How to deploy cyber hygiene to prevent ransomware attacks

Timur Kovalev, chief technology officer, Untangle

Cyberattacks are becoming more and more common, and in many cases, they can be avoided by training employees and engaging in good IT hygiene practices.

Poor IT hygiene can put organizations at unnecessary risk of falling victim to these growing and increasingly sophisticated threats. SMBs, in particular, are susceptible to threats because they may not have the manpower to train employees properly or monitor their network activities adequately. There is an opportunity here to both inform SMBs and help them institute effective cyber hygiene policies within their organization.

While larger organizations may have an individual or team responsible for cybersecurity across the enterprise, smaller organizations may not even have a dedicated IT person on staff. It’s imperative, therefore, to fill in the gaps with best practices that, in particular, easy to understand and simple to follow. How can you arm your organization with good cyber hygiene?

First, keep it simple by tackling the basics:

  • Create an inventory of users, systems/devices and software to root out unapproved devices, applications and access. Don’t need it? Shut it down, remove it or uninstall it. Remember, this can include IOT devices that connect to the internet, like surveillance systems, POS systems and smartwatches.
  • Have a patch plan. By keeping software up to date, you minimize the risk of leaving known vulnerabilities available to hackers.
  • Back up data both on site and in the cloud. Data is vulnerable to everything from a natural disaster to a ransomware attack. Distribute the risk by backing up in multiple locations, including one or more in the cloud. Keep in mind that backing up isn’t a one-time occurrence. Backups need to happen regularly. Even better, test that restoring from a backup is an easy (or at least well-documented) process to ensure business continuity should the need arise.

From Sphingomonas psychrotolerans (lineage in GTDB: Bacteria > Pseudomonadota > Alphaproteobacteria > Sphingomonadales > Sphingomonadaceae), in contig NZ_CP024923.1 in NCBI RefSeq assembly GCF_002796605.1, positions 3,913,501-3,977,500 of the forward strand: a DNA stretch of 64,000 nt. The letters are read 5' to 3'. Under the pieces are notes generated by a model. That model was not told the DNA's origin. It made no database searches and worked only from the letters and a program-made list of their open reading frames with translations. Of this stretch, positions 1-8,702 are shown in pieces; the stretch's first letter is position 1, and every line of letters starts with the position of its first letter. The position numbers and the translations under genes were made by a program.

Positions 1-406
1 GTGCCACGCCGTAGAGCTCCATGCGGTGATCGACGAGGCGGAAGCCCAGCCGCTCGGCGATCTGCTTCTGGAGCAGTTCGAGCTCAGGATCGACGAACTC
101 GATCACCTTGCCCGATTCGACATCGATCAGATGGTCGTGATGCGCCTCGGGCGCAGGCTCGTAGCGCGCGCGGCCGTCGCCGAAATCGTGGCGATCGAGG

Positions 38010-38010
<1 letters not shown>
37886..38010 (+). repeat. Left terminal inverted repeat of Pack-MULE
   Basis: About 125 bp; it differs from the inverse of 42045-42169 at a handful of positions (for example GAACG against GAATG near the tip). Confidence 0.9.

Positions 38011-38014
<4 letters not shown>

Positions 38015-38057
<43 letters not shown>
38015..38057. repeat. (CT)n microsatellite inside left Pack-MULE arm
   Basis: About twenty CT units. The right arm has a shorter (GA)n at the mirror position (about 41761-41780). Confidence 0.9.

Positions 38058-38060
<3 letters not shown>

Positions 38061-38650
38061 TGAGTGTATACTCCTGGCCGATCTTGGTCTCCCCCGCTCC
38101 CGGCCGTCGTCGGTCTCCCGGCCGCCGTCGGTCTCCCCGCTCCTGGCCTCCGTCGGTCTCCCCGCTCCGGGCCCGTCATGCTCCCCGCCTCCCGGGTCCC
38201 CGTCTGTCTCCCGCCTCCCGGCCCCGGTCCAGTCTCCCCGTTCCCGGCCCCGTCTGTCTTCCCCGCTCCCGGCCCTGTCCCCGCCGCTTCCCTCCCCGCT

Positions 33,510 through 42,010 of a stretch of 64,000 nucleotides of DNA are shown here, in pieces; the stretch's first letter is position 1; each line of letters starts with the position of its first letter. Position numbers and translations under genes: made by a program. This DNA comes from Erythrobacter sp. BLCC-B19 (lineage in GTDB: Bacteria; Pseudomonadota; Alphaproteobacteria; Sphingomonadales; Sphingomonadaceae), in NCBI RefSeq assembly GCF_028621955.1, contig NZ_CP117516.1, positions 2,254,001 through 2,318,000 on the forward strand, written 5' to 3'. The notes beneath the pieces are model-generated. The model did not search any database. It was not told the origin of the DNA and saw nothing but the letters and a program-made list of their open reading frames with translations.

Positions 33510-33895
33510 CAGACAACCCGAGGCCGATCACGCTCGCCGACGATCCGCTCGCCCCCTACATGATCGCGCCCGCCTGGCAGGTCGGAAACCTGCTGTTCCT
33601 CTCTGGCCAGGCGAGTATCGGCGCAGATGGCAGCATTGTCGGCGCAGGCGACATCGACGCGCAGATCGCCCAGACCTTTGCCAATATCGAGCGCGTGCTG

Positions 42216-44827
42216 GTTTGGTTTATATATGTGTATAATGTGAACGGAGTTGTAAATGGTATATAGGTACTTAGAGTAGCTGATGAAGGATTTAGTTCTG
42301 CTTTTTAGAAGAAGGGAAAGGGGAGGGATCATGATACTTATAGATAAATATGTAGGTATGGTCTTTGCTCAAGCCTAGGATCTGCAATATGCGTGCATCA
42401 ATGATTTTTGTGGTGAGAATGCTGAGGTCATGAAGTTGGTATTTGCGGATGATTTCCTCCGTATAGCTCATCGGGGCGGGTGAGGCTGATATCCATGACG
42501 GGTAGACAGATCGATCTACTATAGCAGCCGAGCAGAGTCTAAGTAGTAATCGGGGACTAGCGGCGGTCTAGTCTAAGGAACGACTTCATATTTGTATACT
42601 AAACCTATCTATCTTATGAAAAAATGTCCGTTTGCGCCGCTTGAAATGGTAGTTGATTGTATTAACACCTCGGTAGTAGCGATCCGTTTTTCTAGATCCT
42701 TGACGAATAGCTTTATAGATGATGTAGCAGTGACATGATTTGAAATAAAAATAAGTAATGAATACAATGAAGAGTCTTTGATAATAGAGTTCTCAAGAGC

• Protect those passwords. Passwords only work if they are kept secret. Make sure employees choose complex passwords that aren’t subject to dictionary-based attacks. Never use the same password twice, and don’t write it on a sticky note. Password manager apps can help.
  • Invest in system recovery tools. If a device does get infected, having a system recovery tool allows you to flash the computer and recover the data from the cloud.

When it comes to ransomware, an ounce of prevention is worth a pound of cure. It’s essential that businesses ensure that ransomware never reaches their networks, users or devices by safeguarding them at the gateway to the internet with a next-generation firewall that can identify and block malware attacks like ransomware. If possible, you should look to choose a vendor who includes a cloud scan for a second layer of protection. Combined with endpoint security, next-gen firewalls will protect the network from ransomware attacks and provide visibility to network administrators to see which threats are being blocked.

While enterprise security teams deploy a layered approach to security to keep an organization’s systems protected, SMBs often rely on a single security approach like endpoint antivirus or a basic firewall router, feeling that they don’t have the resources for a more comprehensive, layered approach. However, this not only leaves them vulnerable but isn’t necessarily true. A layered security doesn’t have to be costly and complex and can be deployed in businesses of all sizes. Choosing a next-generation firewall solution specifically designed for SMB can reduce the cost and complexity while providing enterprise-grade protection. When combined with endpoint security and good cyber hygiene, next-gen firewalls can prevent threats from ever reaching users and their data.

About the author:Timur Kovalev serves as the CTO at Untangle and is responsible for driving technology innovation and integration of gateway, endpoint, and cloud technologies.

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